LGBTQ* Quotes and Quips
Gore Vidal on sexuality and gender as binaries
*note, this quote predates most of the language/terms which have been formed over the last two decades
LGBTQ* (Canon) Novels You Should Know
The City and the Pillar — Gore Vidal
A literary cause célèbre when first published more than fifty years ago, Gore Vidal’s now-classic The City and the Pillar stands as a landmark novel of the gay experience.
Jim, a handsome, all-American athlete, has always been shy around girls. But when he and his best friend, Bob, partake in “awful kid stuff,” the experience forms Jim’s ideal of spiritual completion. Defying his parents’ expectations, Jim strikes out on his own, hoping to find Bob and rekindle their amorous friendship. Along the way he struggles with what he feels is his unique bond with Bob and with his persistent attraction to other men. Upon finally encountering Bob years later, the force of his hopes for a life together leads to a devastating climax. The first novel of its kind to appear on the American literary landscape, The City and the Pillarremains a forthright and uncompromising portrayal of sexual relationships between men. (from GoodReads.com)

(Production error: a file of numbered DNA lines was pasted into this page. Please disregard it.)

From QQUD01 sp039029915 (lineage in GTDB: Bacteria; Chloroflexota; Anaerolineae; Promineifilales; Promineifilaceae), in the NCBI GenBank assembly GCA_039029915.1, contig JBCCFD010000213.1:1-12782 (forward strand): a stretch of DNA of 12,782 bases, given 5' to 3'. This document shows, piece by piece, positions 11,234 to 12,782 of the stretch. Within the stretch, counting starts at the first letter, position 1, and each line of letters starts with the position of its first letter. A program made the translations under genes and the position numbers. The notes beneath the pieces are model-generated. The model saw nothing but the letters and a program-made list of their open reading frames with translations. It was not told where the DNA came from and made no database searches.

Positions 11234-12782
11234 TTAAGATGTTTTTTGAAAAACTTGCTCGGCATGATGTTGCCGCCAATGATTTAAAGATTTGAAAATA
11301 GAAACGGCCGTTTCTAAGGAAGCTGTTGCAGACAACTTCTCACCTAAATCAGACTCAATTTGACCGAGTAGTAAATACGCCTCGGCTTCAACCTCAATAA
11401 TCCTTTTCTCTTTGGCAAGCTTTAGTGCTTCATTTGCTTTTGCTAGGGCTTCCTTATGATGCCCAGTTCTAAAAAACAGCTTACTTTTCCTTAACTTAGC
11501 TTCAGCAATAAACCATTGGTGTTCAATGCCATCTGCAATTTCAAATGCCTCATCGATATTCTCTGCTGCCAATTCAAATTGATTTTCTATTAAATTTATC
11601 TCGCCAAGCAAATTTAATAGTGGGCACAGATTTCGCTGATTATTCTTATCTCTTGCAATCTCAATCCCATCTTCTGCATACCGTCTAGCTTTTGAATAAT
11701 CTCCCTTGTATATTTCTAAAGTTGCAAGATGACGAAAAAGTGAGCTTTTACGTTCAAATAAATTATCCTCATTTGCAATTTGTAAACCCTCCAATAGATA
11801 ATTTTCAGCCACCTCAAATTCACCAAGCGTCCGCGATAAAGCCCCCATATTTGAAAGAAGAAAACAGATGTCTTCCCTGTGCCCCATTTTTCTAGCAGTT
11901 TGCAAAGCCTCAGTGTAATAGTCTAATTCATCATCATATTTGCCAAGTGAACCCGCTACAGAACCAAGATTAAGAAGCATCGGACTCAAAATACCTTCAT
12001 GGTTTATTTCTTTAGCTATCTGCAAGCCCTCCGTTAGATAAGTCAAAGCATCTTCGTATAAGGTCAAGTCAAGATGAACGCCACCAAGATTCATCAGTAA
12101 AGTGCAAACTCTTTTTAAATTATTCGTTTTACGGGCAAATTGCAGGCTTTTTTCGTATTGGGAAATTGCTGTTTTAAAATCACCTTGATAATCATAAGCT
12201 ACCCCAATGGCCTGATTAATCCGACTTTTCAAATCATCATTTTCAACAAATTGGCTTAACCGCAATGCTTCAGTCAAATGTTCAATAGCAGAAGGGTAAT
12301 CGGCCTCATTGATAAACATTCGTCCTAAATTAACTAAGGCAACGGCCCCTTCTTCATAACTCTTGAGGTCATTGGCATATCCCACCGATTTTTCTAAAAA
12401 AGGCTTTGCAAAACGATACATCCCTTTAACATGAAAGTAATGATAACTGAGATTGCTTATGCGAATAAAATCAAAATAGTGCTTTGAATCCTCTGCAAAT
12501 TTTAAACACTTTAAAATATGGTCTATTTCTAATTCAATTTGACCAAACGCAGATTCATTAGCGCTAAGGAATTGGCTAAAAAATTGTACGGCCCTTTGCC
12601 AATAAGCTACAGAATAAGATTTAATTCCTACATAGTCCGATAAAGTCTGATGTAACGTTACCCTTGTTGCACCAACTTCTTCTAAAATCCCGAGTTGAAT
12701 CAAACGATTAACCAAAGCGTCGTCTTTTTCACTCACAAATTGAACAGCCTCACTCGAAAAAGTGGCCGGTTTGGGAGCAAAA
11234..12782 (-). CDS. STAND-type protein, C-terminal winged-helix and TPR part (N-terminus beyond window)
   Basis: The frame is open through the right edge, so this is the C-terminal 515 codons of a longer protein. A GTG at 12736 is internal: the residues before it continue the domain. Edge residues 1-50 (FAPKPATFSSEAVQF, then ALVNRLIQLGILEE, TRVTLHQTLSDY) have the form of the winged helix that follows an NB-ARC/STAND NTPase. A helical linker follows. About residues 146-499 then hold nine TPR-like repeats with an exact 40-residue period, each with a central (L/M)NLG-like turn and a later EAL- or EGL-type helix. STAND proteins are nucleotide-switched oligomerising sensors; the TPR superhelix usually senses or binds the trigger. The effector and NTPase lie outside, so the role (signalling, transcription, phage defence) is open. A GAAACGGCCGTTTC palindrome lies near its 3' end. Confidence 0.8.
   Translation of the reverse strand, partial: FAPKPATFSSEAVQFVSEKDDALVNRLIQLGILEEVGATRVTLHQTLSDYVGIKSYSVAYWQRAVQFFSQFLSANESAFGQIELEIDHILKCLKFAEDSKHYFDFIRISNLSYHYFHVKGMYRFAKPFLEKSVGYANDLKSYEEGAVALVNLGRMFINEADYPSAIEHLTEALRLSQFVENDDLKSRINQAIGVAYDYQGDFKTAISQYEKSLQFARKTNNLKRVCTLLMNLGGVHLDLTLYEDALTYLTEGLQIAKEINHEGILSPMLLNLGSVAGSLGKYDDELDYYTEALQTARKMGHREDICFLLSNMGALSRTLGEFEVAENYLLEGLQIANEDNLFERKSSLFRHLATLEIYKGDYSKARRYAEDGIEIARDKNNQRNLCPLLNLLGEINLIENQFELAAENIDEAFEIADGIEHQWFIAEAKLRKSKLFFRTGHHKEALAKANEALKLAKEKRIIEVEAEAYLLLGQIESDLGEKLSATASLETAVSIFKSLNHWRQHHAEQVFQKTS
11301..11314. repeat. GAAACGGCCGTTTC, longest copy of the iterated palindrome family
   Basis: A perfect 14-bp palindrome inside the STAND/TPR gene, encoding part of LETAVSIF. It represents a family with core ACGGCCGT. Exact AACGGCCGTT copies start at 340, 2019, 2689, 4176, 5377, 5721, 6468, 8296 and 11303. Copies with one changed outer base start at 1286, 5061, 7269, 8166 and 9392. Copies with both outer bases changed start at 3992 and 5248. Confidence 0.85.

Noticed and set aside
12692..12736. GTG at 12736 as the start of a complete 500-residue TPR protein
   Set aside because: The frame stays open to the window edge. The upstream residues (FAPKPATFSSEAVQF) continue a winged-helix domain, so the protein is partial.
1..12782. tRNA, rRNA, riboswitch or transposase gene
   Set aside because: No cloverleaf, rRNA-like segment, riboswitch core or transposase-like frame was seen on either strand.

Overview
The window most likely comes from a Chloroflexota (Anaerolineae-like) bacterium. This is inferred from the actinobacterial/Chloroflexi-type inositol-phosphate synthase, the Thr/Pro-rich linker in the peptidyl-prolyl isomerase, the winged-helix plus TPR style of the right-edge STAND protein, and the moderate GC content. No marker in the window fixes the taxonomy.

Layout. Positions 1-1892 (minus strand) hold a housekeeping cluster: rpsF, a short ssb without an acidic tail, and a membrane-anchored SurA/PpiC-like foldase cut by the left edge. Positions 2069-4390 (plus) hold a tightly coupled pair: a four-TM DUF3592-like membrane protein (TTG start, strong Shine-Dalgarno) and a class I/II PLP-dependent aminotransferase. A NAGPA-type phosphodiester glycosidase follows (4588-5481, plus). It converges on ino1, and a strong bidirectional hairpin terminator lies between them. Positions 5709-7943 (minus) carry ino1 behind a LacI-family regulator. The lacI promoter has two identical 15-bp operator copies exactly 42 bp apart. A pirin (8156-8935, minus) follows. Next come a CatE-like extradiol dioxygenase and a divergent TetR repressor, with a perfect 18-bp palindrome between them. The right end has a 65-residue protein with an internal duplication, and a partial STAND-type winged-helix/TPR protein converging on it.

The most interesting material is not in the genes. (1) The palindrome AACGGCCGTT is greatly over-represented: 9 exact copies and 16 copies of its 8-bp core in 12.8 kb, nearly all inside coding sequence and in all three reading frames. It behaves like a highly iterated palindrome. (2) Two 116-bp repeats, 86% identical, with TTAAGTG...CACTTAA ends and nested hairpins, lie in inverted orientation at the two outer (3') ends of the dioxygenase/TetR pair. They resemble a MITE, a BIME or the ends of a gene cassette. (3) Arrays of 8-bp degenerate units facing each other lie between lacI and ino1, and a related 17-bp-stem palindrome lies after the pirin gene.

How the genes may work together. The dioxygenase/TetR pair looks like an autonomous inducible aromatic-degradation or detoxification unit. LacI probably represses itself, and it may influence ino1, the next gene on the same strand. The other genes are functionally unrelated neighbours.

(Picture from 1948)
To hear two American men congratulating each other on being heterosexual is one of the most chilling experiences - and unique to the United States. You don’t hear two Italians sitting around complimenting each other because they actually like to go to bed with women. The American is hysterical about his manhood.
**Your first G. Vidal fact…
His first novel The City and the Pillar, released in 1948, caused a stir in America because of it’s honest and open focus on homosexuality (without fear, regret or shame).
You may know him best for /working on the screenplay to Ben Hur, though he went uncredited….